Discipline is remembering who you are.

I go to the gym twice a week. There are scores of ways to retain or improve fitness. The program I subscribe to involves working on about seven machines per visit and doing each exercise until exhaustion, which is typically two or three minutes per exercise.

At first, I scoffed at the notion that one could get muscle failure in less than three minutes. It quickly became obvious that the trainer would increase the weight until the client had spent all their muscle reserves on that machine at that weight in a short period.

Cheating by Accident

Recently I was working on one machine, trying hard to increase my time before failure. The trainer fussed at me because my form was imperfect. This was not a matter of aesthetics.

I had unconsciously shifted my body, so my secondary muscles helped with the load. My body was trying to cash the ambitious check that my ego had offered. The trainer graciously reminded me that the strategy behind the system was to push each set of muscles slightly beyond their capacity. Science shows that muscles grow faster when they are tasked with assignments beyond their current capacity.

Cheating on Purpose

If you win by cheating, it’s a hollow victory. That’s true whether you cheat accidentally or on purpose. I may squirm a little on the exercise machine, but I don’t cheat on purpose. I make mistakes, but I aspire to excellence and integrity, both of which are opposites to cheating.

Building Capacity

Vince Lombardi said that “fatigue makes cowards of us all”. He was famous for pushing his teams to build their capacity. Like John Wooden he wanted his players to run their opponents into the ground, to outlast them. That’s now standard practice for most winning coaches.

This is not limited to sports. Hanns Lilje was a German Bishop who spent time in Hitler’s prisons. His prayer and meditation and reading built the strength and faith that enabled him to endure. He once told a young man, “When they come for you, it is too late to prepare.”

In life, whether it’s physical or mental, at performance time you can’t utilize nonexistent capacity. We prepare in advance to develop the capacity which we might need in a critical situation.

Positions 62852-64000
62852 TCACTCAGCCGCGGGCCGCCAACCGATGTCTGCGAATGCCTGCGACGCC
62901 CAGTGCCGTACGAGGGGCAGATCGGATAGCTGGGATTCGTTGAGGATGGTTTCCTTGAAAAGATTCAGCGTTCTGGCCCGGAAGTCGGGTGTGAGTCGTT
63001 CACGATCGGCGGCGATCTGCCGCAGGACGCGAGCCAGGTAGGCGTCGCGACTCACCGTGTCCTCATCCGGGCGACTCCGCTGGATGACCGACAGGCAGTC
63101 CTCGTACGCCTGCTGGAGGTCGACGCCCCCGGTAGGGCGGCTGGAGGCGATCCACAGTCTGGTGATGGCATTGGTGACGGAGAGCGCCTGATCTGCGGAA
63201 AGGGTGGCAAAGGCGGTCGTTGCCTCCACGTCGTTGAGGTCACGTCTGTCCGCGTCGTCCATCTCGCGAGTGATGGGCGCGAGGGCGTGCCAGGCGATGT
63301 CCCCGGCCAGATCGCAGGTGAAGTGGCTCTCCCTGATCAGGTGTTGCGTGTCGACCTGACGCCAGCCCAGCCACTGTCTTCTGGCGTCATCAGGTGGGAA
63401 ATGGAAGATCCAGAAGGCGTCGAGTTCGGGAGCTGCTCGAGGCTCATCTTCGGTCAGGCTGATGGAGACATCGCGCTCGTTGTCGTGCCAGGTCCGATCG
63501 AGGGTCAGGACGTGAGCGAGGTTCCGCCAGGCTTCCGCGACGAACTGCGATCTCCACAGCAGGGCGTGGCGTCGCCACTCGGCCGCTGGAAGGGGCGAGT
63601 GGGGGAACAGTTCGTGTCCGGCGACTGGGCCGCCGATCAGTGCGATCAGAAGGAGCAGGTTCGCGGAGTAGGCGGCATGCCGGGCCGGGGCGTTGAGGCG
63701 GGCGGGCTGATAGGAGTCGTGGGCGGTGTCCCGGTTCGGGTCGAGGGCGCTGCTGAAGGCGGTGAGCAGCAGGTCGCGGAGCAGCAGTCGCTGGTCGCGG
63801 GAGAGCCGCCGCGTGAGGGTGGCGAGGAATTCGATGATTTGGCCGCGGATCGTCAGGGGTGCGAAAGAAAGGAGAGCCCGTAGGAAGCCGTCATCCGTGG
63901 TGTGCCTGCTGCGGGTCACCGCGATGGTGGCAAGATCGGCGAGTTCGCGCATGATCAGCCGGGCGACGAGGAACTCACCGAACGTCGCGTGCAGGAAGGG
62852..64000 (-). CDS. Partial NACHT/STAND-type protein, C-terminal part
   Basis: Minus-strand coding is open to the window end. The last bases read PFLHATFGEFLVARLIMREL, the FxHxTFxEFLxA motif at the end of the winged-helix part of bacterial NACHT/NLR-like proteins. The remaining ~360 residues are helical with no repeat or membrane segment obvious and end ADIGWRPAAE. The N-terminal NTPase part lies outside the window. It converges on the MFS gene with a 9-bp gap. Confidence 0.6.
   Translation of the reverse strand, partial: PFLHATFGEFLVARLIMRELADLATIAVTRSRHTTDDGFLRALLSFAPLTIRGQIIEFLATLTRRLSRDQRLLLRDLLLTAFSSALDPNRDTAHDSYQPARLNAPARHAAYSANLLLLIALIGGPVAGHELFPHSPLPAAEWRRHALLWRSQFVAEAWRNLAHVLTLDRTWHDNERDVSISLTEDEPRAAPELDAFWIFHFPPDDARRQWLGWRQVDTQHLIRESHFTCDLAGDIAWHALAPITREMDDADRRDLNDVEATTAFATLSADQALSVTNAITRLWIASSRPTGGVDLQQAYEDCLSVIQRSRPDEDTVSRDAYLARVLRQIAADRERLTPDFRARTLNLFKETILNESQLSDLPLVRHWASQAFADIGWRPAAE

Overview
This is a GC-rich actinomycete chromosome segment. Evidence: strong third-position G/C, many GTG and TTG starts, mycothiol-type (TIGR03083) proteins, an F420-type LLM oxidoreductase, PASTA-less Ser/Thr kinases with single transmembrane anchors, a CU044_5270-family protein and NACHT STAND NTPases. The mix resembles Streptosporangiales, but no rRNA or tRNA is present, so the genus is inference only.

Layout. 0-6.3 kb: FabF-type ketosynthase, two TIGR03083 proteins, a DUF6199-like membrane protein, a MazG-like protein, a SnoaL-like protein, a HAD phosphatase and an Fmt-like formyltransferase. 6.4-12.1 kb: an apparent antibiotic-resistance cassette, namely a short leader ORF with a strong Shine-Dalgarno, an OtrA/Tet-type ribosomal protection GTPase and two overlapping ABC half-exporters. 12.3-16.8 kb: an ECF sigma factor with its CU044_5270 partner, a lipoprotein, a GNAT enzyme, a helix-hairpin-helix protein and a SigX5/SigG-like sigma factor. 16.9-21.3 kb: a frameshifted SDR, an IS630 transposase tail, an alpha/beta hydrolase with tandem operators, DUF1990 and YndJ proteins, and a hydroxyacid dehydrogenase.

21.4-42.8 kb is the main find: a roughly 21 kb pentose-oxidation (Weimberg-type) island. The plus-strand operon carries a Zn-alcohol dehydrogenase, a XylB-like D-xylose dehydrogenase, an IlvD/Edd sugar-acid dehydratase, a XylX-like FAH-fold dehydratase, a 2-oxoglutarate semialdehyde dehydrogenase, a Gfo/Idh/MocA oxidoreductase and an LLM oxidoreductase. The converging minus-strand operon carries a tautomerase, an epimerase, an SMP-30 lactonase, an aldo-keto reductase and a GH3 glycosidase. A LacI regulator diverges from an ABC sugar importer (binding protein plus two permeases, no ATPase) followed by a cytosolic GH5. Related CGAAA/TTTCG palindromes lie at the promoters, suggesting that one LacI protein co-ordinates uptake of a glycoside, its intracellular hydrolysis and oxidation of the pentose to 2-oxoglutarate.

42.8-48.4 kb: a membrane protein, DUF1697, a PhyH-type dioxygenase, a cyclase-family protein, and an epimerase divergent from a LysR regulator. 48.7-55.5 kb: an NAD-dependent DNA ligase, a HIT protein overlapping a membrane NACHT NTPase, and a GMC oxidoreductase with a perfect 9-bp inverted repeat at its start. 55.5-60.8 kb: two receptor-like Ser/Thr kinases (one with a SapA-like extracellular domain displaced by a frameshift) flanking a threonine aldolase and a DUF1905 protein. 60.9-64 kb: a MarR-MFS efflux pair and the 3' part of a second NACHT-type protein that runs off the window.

Discipline is vital. You build capacity one day at a time. There are no shortcuts. Discipline is never fun, but to prevail in life and competitive situations, discipline is vital.

One of my health goals is to have the fitness to enjoy half marathons and triathlons.

By the time you read this, I will have finished another La Jolla half marathon. Allegedly, it’s San Diego County’s top marathon for views: ocean, state park, Torrey Pines golf course, bioscience campuses, UCSD, and then finishing at one of best beaches. Just for fun, it includes the hill in Torrey Pines State Park.

You’ll never learn how long it took me to finish. My notion with half marathon is I don’t mind if I am the last in my age group to finish but to last till the finish. I exercise and prepare to make that possible.

My hope is that your exercise form is perfect. Let’s both remember that the point of disciplined preparation and exercise is to strengthen that muscle group, skill, or character trait that we aspire to. May your discipline enable you to succeed in your worthwhile ventures.


Now it’s your turn. What lessons have you learned in your effort to regain or maintain health or achieve excellence in life?


Terry Moore, CCIM, is the author of Building Legacy Wealth: How to Build Wealth and Live a Life Worth Imitating. Read his “Welcome to My Blog.

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